177th Fighter Wing travels to Key West for training, ACE

  • Published
  • By By Senior Master Sgt. Andrew Moseley
  • 177th Fighter Wing Public Affairs

New Jersey Air National Guard’s 177th Fighter Wing rapidly deployed Airmen, aircraft and equipment to Naval Air Station Key West, Fla. Jan. 8, 2022, as part of an exercise to accomplish important flight training and to prepare for the NJ ANG's first Agile Combat Employment (ACE) training exercise at Muñiz Air National Guard Base, Carolina, Puerto Rico 21-23 Jan.

177th Fighter Wing maintenance, operations, logistics, security and communications personnel built load plans, secured airlift, loaded and transported equipment and personnel from their base at the Atlantic City International Airport in Egg Harbor Township, N.J. to Boca Chica Field, Fla.

“We were able to make this trip happen in one week, from when they said go, the trip is approved,” said Lt. Col. Brian Grossweiler, commander of the 119th Fighter Squadron. “In order to make that happen, our Logistics Readiness Squadron did an incredible job with booking airlift, getting load plans built in less than a week’s time to get our ops and maintenance team down here and operate.“

In Key West, the unit generated numerous training sorties with dissimilar aircraft, and took advantage of good weather to accomplish some important training requirements.

“We’re getting dissimilar air combat training while we’re out here, which is really just anytime we get to fight a non-F16 aircraft,” said Capt. Timothy Mann, chief of scheduling for the 119th Fighter Squadron. “We get very used to fighting an F-16, whether it is similarly matched and has similar maneuvers and tactics, but down here we’ve had the opportunity to fight Navy F-18 Super Hornets and also Marine Corps AV-8B Harriers. It’s always good to see a different airplane, they have different sizes, different tactics, they fly different air speeds, so we get to see that here…stuff we don’t get in Atlantic City.”

In addition to training with dissimilar aircraft, the trip is enhancing the unit’s pilot qualifications and upgrades.

“We’re accomplishing two pilot qualification programs while we’re here, the first of which is called mission qualification training or MQT and that is where we take a new Wingman who has qualified the F-16B course and we get them spun up on our squadron’s tactics and doc statements that we’re tasked to support,” said Mann. “We’re also doing the “FLUG” program, which is the flight lead upgrade, where we have pilots who have been with us for about a year or two years now, have gone on some deployments and now they are learning how to fight those same tactics to a higher level of proficiency, but now they’re also leading those flights.”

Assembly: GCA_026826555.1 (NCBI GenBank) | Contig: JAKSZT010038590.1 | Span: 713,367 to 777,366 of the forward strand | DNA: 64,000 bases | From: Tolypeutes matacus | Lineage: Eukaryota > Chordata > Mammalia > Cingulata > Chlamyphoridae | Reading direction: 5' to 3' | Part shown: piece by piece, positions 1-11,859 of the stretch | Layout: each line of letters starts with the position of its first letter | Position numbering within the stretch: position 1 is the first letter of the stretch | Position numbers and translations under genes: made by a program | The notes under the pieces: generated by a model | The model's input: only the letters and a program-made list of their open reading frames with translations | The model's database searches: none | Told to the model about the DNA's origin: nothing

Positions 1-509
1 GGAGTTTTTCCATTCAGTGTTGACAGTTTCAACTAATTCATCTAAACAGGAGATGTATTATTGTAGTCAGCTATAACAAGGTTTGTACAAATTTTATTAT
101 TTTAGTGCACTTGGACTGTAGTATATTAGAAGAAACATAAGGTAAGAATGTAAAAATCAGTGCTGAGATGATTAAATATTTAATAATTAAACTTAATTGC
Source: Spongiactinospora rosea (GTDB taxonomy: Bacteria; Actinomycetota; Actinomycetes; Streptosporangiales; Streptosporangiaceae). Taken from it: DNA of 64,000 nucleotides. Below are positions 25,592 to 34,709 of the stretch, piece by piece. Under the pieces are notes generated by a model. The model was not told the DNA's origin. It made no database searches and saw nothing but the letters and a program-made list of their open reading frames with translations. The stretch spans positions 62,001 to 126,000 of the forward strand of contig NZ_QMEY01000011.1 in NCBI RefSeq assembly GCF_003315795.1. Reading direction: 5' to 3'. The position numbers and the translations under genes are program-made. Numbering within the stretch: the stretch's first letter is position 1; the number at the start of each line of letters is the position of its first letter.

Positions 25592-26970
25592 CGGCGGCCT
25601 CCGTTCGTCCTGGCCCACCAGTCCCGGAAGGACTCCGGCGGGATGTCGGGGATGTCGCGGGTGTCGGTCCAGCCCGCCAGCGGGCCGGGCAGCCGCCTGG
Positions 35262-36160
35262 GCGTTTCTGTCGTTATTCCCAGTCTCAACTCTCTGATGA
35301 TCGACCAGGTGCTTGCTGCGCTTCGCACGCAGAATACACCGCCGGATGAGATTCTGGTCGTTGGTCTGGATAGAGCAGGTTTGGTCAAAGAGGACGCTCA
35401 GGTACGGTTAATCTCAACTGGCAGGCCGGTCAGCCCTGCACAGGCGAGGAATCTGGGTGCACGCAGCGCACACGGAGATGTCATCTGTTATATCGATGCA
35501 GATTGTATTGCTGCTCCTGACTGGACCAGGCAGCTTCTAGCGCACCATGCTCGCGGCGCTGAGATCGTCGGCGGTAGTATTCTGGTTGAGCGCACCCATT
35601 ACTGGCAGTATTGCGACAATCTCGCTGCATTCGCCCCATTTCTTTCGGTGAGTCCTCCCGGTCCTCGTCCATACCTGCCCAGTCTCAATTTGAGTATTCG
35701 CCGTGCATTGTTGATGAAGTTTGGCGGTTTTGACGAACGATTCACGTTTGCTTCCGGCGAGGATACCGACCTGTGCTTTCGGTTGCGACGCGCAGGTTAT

The unit is now focused on the next portion of the exercise, ACE, at Muniz Air National Guard Base, Carolina, Puerto Rico.

The service’s first Agile Combat Employment (ACE) doctrine note was signed in Dec. 2021 by Air Force Chief of Staff Gen. Charles Q. Brown and units across the Air Force are adapting to the new warfighting construct.

“This is kind of different as the Air Force is changing the way they deploy, so the state worked together with our sister units, the 108th Wing and their 141st Air Refueling Squadron. The intent of this ACE is to go to a location, set up an operation, adapt and execute,” said Grossweiler. “Basically what we do is empower people and we say here’s the mission, how do we get there and we figure it out.”

The sunshine, clear skies and 70 degree weather of Key West helped the 177FW maximize flying and was also a morale boost for the Airmen on the trip. Being part of something new was also inspiring.

“What really matters is that it’s taking a minute for everybody to get on the same page for what ACE means. What’s really exciting for us is that we’re at the ground level of doing it for the Air National Guard,” said Senior Master Sgt. Jake Wheeler, senior enlisted leader with the 177th Aircraft Maintenance Squadron. “That’s exciting because we get to share lessons learned with the National Guard Bureau and with Air Combat Command and we can help shape the future of ACE when that doctrine translates down into policy at our functional level.”